Bug bounties are a large part of today’s cyber security research landscape. They’ve become more lucrative for security researchers, have shown tangible benefits to sponsoring companies, and have helped secure the information of billions.
They’re also a ripoff.
Economics of Bug Bounties. Sponsoring companies love bug bounties - and why shouldn’t they? They encourage hundreds of engineers to analyze their production systems. And they actually find security vulnerabilities that are responsibly disclosed! Which is great - companies love responsible disclosure, and they should. It allows them to get fixes out into production prior to the vulnerabilities becoming well known. And they pay for the service, after all, right? I mean, they pay for the vulnerabilities people find, so, you know, win-win, right?
Well, not so much. Companies sponsoring bug bounty programs are getting a screaming deal, and they know it. The security researchers? Not so much.
Application security testing is difficult - for real, it’s tough to do. Take a look at some of the leading researchers over at GitHub’s bug bounty program for example, and look at the kind of vulnerabilities they’re finding. The leaders are doing really strong, detailed work, and the front runner especially. So, how does this work for his personal economic situation?
Well, GitHub doesn’t list the amounts paid, but they do score vulnerabilities via a point value. I can’t find the maximum points they’ll grant for a single vulnerability, so looking at the leader, I’ll assume 5000 points is the maximum. I’ll also assume a global reward ceiling of $10K, and a floor of $200 (these are the ranges GiHub gives us), with a linear correlation between granted points and payouts. So, GitHub’s leader has, today, 30,750 points across 14 vulnerabilities. Looking at individual scores, scaling those scores, relating to possible payouts, and taking into account that these have been found over a two-year period, the leader in GitHub’s bug bounty program made a little over $30K per year.
This analyst is doing top shelf work - and he made just over $30K per year doing it. Glassdoor gives the average salary for a security researcher as just over $106K.
So how is this working out economically for the lead researcher with GitHub’s bug bounty program? Look at the numbers - he gave himself roughly a 70% salary cut, so, not well.
And this is the leader in the program, by a significant amount. The next closest researcher has a bit over 13K points.
Commoditization of Security Research. Not only is participating in bug bounty programs less lucrative than actually having, you know, a job, but penetration testing and security research is beginning to be commoditized. Bugcrowd is a company that crowdsources application penetration testing, and pretty successfully it seems. The concept is simple - they help companies set up bug bounty programs, either time-boxed or ongoing, and they suggest that companies use crowdsourced bounty programs instead of dedicated penetration testers. And it certainly makes economic sense - as we saw above, experienced penetration testers are expensive. Much more so than equivalent bug bounty participants.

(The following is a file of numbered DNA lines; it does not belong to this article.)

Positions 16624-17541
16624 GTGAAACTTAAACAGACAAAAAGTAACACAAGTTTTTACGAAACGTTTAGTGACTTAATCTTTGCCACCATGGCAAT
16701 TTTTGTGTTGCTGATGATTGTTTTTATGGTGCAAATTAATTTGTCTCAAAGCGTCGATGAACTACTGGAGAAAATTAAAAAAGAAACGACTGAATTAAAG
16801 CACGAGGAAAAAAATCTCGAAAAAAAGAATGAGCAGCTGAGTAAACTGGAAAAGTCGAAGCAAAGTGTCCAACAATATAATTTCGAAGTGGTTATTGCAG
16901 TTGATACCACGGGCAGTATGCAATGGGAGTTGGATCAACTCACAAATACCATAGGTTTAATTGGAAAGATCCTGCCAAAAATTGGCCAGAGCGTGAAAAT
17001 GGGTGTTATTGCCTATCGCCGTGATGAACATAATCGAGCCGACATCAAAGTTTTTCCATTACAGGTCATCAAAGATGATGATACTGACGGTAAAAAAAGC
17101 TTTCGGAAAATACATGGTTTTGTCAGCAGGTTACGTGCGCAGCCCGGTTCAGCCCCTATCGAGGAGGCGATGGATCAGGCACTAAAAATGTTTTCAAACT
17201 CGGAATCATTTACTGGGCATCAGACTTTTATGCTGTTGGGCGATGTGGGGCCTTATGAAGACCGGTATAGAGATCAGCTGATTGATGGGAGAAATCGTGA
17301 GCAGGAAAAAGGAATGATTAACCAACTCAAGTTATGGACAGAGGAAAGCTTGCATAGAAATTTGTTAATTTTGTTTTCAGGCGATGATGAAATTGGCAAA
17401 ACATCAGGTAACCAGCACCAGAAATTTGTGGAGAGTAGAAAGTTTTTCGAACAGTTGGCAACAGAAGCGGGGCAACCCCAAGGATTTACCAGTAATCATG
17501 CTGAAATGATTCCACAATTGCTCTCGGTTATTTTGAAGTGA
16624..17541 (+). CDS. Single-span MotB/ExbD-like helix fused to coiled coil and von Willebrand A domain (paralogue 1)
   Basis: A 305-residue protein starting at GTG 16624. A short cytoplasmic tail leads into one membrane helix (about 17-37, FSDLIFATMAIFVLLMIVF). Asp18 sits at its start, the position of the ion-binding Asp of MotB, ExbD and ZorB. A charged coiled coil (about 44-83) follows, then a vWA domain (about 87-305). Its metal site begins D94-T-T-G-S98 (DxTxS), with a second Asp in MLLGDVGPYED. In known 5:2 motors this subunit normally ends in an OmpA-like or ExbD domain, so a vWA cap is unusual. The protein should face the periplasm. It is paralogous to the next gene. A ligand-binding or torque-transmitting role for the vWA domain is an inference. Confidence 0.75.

We’ve seen how well these kinds of things have worked for general software development. Anybody logged into elance lately?
Moreover, these kind of programs are not an adequate substitute for security-minded system design and development, nor are they for end-state penetration testing. System security needs to be built into products, not bolted on at the end prior to a bug bounty program - or, for that matter, a penetration test. System and application security is much more important, and much more difficult to implement, than that. Crowdsourced programs, while better than nothing, are not an adequate replacement for experienced security analysis. Thousands of average security analysts won’t find that one complex, difficult-to-find problem that a more experienced analyst can track down. And that one problem may very well be the one that compromises your system.
I guarantee GitHub has top-notch cyber security engineers on staff. Bug bounties are just the icing on their corporate cake.
What to do? So bug bounty programs aren’t great for experienced penetration testers. You’re not going to make a living from it. Nor are they a substitute for security minded development and development processes and highly trained cyber security staff. Companies that rely on bug bounty programs to secure their systems are going to be disappointed, as are engineers that try to make a living from them.
So how do you fix this? Well, first, bug bounty programs should pay more. There’s a variety of markets for vulnerabilities after all - the FBI just forked out over a million dollars for an iPhone vulnerability. Companies like Zerodium have recently entered the market, providing reseller services to security researchers for zero-day vulnerabilities. If companies are serious about bug bounty programs, they’ll need to match the prices those vulnerabilities can fetch on the open market - they’ll need to match the amounts that buyers like Zerodium (and their clients) are willing to pay.
And that’s lots more than $10K. Put an extra zero or two on the end and you’ll be in the ballpark.
What if you’re an engineer? Well, look, bug bounty programs are a good way to get experience. But honestly, you’re not going to pull much money out of them. You can, however, study the actual exploits, and get some insight into how they were tracked down. This is really valuable information, and gives you a potential leg up on your peers, especially if you’re able to use what you’ve learned.
And I’m not going to tell you not to try to earn some extra money either, but be aware, you’re going to need to keep your day job.